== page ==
Go in the Wilderness

DESCRIPTION: "If you want to go to heaven/go in the wilderness (3x)/...and wait upon the Lord." "If you want to see Jesus..." "Lord, my feet looked new when I come out the wilderness..." [secular playparty version:] "First little lady go in the wilderness..."
AUTHOR: unknown
EARLIEST DATE: 1867 (W. F. Allen, Slave Songs of the United States)
KEYWORDS: nonballad religious playparty Jesus
FOUND IN: US(SE)
REFERENCES (3 citations):
Allen/Ware/Garrison, p. 14, "Go in the Wilderness" (1 text, 1 tune)
Dett, pp. 208-209, "Leanin' on de Lord (Ef You Want To See Jesus)" (1 text, 1 tune; pp. 184-185 in the 1874 edition)
ADDITIONAL: John W. Work, American Negro Songs (New York: Crown Publishers, 1940 (republished by Mineola: Dover Publications, 1998)), p. 185, "Ain't I Glad I've Got Out of the Wilderness" (1 text) (1 tune)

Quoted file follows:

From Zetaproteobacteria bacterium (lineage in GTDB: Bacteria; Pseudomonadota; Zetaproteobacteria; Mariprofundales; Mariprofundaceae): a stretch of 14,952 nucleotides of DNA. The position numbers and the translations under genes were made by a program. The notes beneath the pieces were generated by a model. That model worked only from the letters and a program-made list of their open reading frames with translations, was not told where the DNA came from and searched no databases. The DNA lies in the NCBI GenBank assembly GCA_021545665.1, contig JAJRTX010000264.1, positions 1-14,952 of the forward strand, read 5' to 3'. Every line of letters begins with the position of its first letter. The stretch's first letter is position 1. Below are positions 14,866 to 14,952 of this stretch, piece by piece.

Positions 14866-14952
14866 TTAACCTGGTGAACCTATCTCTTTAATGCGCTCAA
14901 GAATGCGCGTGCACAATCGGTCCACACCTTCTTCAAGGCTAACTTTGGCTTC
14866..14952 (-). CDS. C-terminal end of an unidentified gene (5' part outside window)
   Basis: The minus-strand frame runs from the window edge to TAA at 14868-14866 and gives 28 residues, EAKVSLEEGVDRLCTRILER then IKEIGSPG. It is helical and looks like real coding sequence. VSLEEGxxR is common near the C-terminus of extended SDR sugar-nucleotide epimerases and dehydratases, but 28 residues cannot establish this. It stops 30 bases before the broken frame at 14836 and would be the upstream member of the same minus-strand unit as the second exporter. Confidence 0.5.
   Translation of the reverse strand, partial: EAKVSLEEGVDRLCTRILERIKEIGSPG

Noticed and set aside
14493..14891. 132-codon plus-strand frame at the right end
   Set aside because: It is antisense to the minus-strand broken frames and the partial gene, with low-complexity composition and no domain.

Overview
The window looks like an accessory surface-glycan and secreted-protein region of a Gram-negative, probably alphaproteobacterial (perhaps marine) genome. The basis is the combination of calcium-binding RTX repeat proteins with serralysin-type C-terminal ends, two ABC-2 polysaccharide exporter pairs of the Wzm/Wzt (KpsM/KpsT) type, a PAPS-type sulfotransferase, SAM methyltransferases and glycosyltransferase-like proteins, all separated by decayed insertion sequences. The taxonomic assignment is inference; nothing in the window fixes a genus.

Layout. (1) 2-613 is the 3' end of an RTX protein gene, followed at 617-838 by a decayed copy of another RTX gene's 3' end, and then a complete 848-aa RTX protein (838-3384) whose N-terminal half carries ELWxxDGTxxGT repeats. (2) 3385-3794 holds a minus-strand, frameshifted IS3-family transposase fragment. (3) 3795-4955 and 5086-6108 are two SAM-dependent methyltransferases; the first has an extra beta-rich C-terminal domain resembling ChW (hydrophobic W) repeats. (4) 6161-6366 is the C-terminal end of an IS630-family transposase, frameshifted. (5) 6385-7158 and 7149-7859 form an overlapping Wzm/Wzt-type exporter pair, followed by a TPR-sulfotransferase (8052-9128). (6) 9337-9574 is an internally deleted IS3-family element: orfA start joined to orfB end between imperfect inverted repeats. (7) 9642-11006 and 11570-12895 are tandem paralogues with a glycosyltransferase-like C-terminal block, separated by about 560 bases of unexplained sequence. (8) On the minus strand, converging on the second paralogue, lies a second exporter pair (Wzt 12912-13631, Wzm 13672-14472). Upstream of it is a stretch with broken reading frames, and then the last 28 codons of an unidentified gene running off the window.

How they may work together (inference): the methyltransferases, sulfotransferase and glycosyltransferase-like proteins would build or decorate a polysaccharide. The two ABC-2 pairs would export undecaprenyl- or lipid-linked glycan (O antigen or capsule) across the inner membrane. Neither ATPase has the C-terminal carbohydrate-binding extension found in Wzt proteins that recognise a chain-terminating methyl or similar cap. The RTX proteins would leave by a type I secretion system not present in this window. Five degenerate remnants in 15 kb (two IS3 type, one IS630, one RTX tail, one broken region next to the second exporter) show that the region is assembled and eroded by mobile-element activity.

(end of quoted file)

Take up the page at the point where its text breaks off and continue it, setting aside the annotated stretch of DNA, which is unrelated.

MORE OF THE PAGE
Roud #11846
RECORDINGS:
Famous Blue Jay Singers, "I'm Leaning on the Lord" (Paramount 13119/Crown 3329, 1932; Champion 50056, c. 1935; Decca 7446, 1938; on Babylon)
Gullah Kinfolk, "Cum Out De Weederness" (on USSeaIsland04)
James Garfield Smalls, "Pitch It Right/Go in de Wilderness" (on USSeaIsland03)

CROSS-REFERENCES:
cf. "The Old Gray Mare (I) (The Old Gray Horse; The Little Black Bull)" (tune, structure)
ALTERNATE TITLES:
I Wait Upon the Lord
How Did You Feel When You Came Out of the Wilderness?
Ain't I Glad I Got Out of the Wilderness
NOTES: This is the song which is ancestral to "The Old Gray Mare (I) (The Old Gray Horse; The Little Black Bull)" and its kin. - PJS
Or. at least. an early member of the family. The editors suggest that the earliest version known, that of Allen/Ware/Garrison, might be descended from "Ain't I Glad I Got Out of the Wilderness," which they call a Methodist hymn (though it seems to have long since gone out of their hymnals). - RBW
Last updated in version 4.1
File: RcGITW

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